(This is an implicit version of the same KQ).

4. To produce knowledge just observe and then write down what you observe. Discuss the effectiveness of this strategy in two areas of knowledge.

A significant amount of research in the human sciences is based on observation.  Deeper investigations require analysis, not just observation.  How effective is simple observation and recording if analysis is not involved in the process? 

A significant amount of research in the human sciences is based on observation.  Deeper investigations require analysis, not just observation Simple observation and recording may not be effective if analysis is not involved in the process.

(This is an implicit version of the same KQ).

5. Is there a trade-off between scepticism and successful production of knowledge?

Historians often have quite different interpretations of the same primary source.  It is necessary for students studying history to view these different interpretations with some skepticism.  To what extent does national bias affect the role of skepticism in the study of history?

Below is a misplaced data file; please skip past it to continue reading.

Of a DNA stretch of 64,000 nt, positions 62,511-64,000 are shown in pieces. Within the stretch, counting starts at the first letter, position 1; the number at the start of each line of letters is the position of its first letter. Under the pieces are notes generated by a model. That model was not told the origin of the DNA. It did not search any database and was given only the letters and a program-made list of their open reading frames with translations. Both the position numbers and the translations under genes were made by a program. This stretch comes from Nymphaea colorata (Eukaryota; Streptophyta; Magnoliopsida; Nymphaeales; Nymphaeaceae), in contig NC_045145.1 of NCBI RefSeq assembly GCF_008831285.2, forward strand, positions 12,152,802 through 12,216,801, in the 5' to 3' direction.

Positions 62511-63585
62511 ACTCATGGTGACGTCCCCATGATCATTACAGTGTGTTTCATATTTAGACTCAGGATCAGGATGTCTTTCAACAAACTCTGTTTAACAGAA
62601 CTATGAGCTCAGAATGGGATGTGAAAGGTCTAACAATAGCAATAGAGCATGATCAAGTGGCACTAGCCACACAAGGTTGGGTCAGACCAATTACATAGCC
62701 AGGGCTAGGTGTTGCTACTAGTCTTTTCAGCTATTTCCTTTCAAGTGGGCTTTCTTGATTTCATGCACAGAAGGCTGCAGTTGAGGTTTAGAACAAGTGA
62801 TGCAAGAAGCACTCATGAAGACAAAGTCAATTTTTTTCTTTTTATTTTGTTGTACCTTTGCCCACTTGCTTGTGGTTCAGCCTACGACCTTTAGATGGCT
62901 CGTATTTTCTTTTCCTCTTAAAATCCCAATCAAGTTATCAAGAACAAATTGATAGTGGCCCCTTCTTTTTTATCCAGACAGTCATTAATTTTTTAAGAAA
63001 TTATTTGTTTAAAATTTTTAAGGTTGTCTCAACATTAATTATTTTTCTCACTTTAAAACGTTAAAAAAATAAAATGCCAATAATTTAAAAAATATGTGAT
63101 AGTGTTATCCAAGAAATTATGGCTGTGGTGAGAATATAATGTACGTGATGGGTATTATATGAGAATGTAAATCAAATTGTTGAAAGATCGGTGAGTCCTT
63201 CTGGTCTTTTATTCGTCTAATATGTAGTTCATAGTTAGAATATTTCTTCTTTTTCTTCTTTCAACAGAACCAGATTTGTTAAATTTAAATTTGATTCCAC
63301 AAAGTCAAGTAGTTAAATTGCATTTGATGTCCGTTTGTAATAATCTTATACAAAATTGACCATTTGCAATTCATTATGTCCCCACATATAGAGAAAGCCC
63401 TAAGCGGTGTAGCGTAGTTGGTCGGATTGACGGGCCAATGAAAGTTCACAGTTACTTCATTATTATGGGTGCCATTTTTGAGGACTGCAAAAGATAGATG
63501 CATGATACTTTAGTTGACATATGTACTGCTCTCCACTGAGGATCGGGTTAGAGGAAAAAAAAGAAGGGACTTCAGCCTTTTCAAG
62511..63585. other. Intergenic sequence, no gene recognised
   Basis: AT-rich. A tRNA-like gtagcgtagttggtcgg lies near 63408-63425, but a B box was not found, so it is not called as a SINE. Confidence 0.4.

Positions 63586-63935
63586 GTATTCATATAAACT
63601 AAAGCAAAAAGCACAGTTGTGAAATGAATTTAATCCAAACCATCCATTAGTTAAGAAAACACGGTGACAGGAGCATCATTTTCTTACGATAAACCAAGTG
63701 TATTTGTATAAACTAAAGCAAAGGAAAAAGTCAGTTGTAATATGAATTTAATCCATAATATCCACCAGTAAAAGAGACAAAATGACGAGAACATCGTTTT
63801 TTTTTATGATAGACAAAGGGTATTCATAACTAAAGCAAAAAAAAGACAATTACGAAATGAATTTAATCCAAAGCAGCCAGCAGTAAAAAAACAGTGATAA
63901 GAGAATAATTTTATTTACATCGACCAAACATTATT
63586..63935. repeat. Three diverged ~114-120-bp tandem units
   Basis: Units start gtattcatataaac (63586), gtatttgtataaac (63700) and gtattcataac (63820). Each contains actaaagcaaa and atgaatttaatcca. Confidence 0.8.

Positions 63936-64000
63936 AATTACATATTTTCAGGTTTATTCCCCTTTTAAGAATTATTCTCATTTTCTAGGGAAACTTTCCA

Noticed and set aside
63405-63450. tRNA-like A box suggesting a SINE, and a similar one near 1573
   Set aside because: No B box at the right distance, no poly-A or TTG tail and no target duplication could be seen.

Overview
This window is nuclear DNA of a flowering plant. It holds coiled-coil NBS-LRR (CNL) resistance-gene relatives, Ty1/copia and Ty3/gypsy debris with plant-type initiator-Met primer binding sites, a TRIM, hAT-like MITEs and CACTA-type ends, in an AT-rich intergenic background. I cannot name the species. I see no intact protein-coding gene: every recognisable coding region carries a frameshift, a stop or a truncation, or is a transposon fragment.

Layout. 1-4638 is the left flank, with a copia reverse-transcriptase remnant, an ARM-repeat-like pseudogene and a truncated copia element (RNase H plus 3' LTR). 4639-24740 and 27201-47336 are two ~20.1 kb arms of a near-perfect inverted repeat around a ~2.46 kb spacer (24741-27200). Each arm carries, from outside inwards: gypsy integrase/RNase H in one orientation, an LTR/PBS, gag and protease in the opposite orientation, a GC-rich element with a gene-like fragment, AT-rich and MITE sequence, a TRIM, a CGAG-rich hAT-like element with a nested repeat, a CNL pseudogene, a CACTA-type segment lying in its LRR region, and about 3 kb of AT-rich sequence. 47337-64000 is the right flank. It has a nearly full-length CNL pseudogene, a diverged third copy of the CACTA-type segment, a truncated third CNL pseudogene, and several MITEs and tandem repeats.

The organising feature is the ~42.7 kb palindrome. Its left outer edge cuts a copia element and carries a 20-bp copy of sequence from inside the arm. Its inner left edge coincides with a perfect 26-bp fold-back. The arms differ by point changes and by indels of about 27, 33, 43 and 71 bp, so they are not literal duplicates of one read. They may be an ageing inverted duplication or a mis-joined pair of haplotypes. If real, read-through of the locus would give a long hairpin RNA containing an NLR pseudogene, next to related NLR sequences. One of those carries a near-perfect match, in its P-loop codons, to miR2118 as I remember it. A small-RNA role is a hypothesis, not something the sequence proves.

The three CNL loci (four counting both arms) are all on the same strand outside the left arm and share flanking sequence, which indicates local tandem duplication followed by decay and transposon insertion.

Historians often have quite different interpretations of the same primary source.  It is necessary for students studying history to view these different interpretations with some skepticism.  National bias, however, may affect how much skepticism a student has in the study of history.

(This is an implicit version of the same KQ).

6. “The pursuit of knowledge is not merely about finding truths; it is about finding significant truths” (adapted from PD Magnus). Discuss this statement.

The study of ethics is focused on the investigation of small bits of knowledge as well as larger more important ones.  Clearly, not all of the knowledge is equally important. To what extent is the ultimate goal of the pursuit of knowledge in ethics is to find significant truths?

The study of ethics is focused on the investigation of small bits of knowledge as well as larger more important ones.  Clearly, not all of the knowledge is equally important: the ultimate goal of the pursuit of knowledge in ethics is to find significant truths.

(This is an implicit version of the same KQ).

Knowledge questions should be placed near the start of body paragraphs. However, it is too abrupt to just start the body paragraph with the KQ – there needs to be a bit of a lead in.